Jeff Moyer modified a Monosem® corn planter and included the Pequea turbo disc soil slicers and 130 pounds of added weight per row unit to cut through the rolled cover crop.
Despite many successes in rolling leguminous cover crops at Rodale Institute, planting no- or reduced-till corn into dense cover crop residue that includes cereal–legume cover crop mixtures can be challenging. A thick layer of plant residue on the soil surface may impede planter performance and seed-to-soil contact (Photo 4), reduce corn plant population and consequently yield.
To overcome this problem, Mr. Moyer included residue slicers in the front to ensure cutting through the dense cover crop residue before drilling in corn seeds (Photo 5).
The residue slicer is compatible with John Deere 7000-7200-1750 planters. The combination of down spring pressure, a straight blade, and the rubber wheels to hold the thick residue will make a clean cut.
In addition, the Yetter shark-tooth residue managers (i.e., row cleaners) (Yetter Manufacturing Co Inc., IL), placed in front of each Pequea turbo soil slicer (Photo 6) can be used to improve plant establishment.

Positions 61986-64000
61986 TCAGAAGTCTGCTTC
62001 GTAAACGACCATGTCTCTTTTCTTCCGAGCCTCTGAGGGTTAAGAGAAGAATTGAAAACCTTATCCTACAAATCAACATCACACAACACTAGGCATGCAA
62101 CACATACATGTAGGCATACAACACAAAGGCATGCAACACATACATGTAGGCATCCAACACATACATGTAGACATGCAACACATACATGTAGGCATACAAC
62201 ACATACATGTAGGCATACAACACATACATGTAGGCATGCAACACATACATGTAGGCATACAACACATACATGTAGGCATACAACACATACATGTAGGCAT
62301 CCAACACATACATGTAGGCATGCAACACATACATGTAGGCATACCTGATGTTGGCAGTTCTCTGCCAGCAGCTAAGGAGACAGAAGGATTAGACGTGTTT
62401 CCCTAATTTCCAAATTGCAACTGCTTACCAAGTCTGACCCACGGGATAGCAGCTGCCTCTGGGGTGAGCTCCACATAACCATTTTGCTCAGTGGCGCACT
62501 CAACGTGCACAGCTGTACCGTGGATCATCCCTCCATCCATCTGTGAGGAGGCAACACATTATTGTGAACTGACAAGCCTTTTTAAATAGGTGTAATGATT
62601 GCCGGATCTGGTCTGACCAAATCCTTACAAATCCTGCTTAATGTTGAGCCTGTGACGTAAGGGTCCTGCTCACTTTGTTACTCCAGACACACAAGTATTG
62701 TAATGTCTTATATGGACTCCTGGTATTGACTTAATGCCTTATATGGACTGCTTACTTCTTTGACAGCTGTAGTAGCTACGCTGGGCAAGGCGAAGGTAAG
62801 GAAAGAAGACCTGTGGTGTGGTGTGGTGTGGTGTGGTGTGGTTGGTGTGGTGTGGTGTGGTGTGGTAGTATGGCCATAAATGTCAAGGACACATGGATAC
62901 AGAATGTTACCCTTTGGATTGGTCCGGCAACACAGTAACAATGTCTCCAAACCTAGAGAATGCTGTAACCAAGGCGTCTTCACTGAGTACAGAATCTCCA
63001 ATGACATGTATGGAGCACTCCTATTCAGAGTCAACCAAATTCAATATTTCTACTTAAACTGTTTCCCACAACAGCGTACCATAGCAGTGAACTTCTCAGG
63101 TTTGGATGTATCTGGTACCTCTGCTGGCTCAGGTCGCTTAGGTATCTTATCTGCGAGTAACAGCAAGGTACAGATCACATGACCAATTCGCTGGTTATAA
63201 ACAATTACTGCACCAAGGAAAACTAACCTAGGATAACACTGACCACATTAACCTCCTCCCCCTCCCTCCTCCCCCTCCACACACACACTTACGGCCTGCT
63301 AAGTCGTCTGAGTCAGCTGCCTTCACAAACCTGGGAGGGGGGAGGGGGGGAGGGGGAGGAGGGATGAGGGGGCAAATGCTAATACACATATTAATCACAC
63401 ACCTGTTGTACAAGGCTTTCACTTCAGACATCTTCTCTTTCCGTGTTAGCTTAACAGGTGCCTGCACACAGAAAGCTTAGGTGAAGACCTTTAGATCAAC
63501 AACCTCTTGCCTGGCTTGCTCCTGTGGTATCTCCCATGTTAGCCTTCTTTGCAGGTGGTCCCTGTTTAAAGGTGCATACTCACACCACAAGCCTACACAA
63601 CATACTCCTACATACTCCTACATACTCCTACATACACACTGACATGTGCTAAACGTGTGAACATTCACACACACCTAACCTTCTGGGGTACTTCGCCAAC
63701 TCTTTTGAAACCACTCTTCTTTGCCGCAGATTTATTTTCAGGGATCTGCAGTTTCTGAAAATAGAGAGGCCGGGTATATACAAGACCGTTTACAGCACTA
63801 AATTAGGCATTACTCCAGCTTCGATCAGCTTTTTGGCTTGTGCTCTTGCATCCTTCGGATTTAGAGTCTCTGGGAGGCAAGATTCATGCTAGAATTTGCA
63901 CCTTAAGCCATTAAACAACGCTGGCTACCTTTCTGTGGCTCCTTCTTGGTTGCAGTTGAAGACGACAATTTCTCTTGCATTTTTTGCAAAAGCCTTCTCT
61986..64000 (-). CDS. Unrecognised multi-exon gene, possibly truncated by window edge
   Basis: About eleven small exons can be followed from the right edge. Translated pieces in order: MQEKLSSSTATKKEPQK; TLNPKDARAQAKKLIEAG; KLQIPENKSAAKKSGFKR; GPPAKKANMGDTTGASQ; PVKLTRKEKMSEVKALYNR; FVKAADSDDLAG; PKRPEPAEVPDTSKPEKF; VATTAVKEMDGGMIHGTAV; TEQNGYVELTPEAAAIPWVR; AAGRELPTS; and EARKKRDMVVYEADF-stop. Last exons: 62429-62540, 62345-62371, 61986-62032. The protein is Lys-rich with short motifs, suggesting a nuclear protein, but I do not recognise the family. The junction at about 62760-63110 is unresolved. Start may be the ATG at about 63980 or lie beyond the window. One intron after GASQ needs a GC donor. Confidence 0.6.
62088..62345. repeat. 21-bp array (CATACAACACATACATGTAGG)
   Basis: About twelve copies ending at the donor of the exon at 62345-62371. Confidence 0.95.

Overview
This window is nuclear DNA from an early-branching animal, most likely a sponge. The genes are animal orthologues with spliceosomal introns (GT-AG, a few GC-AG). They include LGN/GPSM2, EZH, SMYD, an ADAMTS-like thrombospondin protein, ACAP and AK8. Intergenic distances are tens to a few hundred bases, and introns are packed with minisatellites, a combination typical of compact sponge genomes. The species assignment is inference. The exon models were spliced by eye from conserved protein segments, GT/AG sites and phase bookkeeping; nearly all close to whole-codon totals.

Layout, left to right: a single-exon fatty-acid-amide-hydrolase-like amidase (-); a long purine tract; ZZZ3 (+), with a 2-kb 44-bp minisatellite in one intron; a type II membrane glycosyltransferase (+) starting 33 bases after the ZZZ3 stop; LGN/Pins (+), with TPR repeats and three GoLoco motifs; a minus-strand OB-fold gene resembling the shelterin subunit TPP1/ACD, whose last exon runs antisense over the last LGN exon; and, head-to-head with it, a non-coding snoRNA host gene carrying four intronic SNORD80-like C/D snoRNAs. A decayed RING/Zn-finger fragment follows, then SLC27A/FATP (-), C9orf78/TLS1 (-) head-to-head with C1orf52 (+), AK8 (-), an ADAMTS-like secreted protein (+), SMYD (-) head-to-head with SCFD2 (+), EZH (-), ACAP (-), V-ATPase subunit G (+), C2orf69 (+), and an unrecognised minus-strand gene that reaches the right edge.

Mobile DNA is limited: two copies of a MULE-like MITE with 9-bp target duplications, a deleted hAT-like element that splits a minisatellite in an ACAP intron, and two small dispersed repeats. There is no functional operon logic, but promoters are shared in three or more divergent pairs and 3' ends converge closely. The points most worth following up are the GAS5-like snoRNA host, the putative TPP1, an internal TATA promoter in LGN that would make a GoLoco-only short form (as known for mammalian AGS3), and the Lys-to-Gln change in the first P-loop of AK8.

This modification enhanced slicing through the rolled cover crop, seed bed preparation, drilling of corn seeds without missing (Photo 7), seed germination and plant growth (Photo 8).
Frequent soil cultivation disrupts soil biota and structure and eventually degrades soil biota† health. The integration of using cover crops and roller crimper technology provided growers with alternative management system to reduce or eliminate tillage. This system provides extended ecosystem services of cover crops by increasing duration of the living cover crop during the winter time and rolling it into mulch in spring. This system reduces tillage, improves soil health, suppresses weeds and increases profitability.
In organic systems, grain growers are interested in adopting reduced- or no-till practices to improve crop and soil productivity. For successful weed suppression, a dense uniform cover crop biomass is needed. Planting corn grain into thick cover crop mulch can be challenging. These challenges can be overcome by using proper equipment.
In this article we highlighted the challenges and the modifications made to Monosem® corn planter. By integrating the roller crimper, residue slicers, Pequea slicers, and YetterTM shark-teeth to the corn planter, we were successful in rolling-crimping and slicing through the dense layer of mulch and consequently increasing corn establishment and improving weed management throughout the growing season without tillage.
This system also allowed us to plant corn and fertilize with pelleted chicken manure in one pass rather than running several passes with machinery over soil surface in order to conduct these operations.
In the long-term, applying these practices would improve soil carbon sequestration, water and nutrient plant use efficiency, reduce fuel and labor costs, and consequently increase yields and profitability.